Dick Morris baselessly accused ACORN of "committing voter fraud"
Fox News' Dick Morris baselessly accused ACORN of "committing voter fraud." In fact, ACORN does not stand accused of "committing voter fraud," and Morris did not point to any allegations that ACORN has engaged in voter fraud.
On the October 15 edition of Fox News' Fox & Friends, syndicated columnist and Fox News contributor Dick Morris baselessly accused the Association of Community Organizations for Reform Now (ACORN) of "committing voter fraud." In fact, ACORN does not stand accused of "committing voter fraud," and, during the segment, Morris did not cite a single allegation to support his assertion that ACORN has engaged in voter fraud.
Rather, according to an October 15 New York Times article , ACORN has "acknowledged cases where canvassers submitted false or duplicate registrations, but said they represented only a tiny fraction of the 1.3 million new voters the group signed up during this election cycle [emphasis added]." The Times reported that "Acorn officials said that in many states they were required by law to turn in all registration forms even if they were deemed problematic." The Times did not report that what Acorn said is true: Many states  indeed require ACORN to submit all registration forms it received.
As New York University's Brennan Center for Justice stated  in a 2007 report titled "The Truth About Voter Fraud," voter fraud is "fraud by voters" and "occurs when individuals cast ballots despite knowing that they are ineligible to vote, in an attempt to defraud the election system."
From the Brennan Center's report:
What Is Voter Fraud?
"Voter fraud" is fraud by voters.
More precisely, "voter fraud" occurs when individuals cast ballots despite knowing that they are ineligible to vote, in an attempt to defraud the election system.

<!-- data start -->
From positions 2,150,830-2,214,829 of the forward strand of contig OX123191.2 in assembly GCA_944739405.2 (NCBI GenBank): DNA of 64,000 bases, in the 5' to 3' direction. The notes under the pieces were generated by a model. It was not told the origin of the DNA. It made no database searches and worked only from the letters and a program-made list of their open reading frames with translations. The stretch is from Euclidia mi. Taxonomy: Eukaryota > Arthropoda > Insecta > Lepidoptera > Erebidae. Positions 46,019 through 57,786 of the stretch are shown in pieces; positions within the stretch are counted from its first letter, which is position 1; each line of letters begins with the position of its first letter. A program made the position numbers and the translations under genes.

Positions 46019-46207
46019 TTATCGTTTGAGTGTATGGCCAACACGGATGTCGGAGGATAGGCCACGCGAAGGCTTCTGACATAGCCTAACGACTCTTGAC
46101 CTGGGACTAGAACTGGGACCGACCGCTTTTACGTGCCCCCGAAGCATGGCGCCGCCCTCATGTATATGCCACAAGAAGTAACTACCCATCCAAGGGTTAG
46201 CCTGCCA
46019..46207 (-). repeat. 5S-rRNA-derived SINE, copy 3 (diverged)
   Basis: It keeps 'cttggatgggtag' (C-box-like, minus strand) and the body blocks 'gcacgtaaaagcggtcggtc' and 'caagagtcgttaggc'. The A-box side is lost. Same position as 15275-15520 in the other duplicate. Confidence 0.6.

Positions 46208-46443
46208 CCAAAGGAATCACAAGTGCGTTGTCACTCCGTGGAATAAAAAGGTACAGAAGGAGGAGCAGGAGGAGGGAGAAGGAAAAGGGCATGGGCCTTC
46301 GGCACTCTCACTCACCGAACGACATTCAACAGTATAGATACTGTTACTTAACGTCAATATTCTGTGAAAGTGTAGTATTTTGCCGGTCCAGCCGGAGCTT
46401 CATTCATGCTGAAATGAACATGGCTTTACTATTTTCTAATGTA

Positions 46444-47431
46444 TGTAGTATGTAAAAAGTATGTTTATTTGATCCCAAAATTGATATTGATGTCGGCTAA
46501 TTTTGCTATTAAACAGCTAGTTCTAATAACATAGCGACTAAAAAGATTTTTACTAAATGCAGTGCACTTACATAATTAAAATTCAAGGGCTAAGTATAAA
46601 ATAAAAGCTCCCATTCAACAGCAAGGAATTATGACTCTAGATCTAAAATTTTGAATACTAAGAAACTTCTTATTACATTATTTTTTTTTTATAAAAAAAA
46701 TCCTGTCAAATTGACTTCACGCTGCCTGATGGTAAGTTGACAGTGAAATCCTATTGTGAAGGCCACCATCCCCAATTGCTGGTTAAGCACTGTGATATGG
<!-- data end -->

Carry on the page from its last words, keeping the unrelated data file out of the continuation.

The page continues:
This sounds straightforward. And yet, voter fraud is often conflated, intentionally or unintentionally, with other forms of election misconduct or irregularities.
The Brennan Center report later stated :
There have been several documented and widely publicized instances in which registration forms have been fraudulently completed and submitted. But it is extraordinarily difficult to find reported cases in which individuals have submitted registration forms in someone else's name in order to impersonate them at the polls. Furthermore, most reports of registration fraud do not actually claim that the fraud happens so that ineligible people can vote at the polls. Indeed, we are aware of no recent substantiated case in which registration fraud has resulted in fraudulent votes being cast.
Similarly, the Politico's Ben Smith noted in an October 9 post  titled "Two kinds of fraud" that there is a "key distinction" between "voter fraud" and "voter registration fraud." From Smith's post:
Two kinds of fraud
"Acorn" may not exactly be a household word, but it was on the cover of one of the newspapers I read in hard copy today, so it seemed worth getting into a marginal story that the GOP is trying to make central.
The key distinction here is between voter fraud and voter registration fraud, one of which is truly dangerous, the other a petty crime.
The former would be, say, voting the cemeteries or stuffing the ballot boxes. This has happened occasionally in American history, though I can think of recent instances only in rare local races. Practically speaking, this can most easily be done by whoever is actually administering the election, which is why partisan observers carefully oversee the vote-counting process.
The latter is putting the names of fake voters on the rolls, something that happens primarily when organizations, like Acorn, pay contractors for new voter registrations. That can be a crime, and it messes up the voter files, but there's virtually no evidence these imaginary people then vote in November. The current stories about Acorn don't even allege a plan to affect the November vote.
From the October 15 edition of Fox News' Fox & Friends:
MORRIS: But the point is that Obama is funding a group that is committing voter fraud, and that's a character question.
GRETCHEN CARLSON (co-host): Right, so he should --
MORRIS: And --
CARLSON: So should he come out and denounce them, or will he just be able to continue to kind of half-answer the question about his involvement with it? And also, it seems to me, though -- it seems to me that Barack Obama is baiting John McCain, as well, to talk about things like ACORN and Bill Ayers tonight, because he's on record as saying, "Hey, he didn't do it. You know, he somehow didn't have enough -- whatever it takes -- to bring it up."
MORRIS: Well, McCain is going to work on trying to nail the Jell-O to the wall, and that's going to be hard, but I hope he can do it.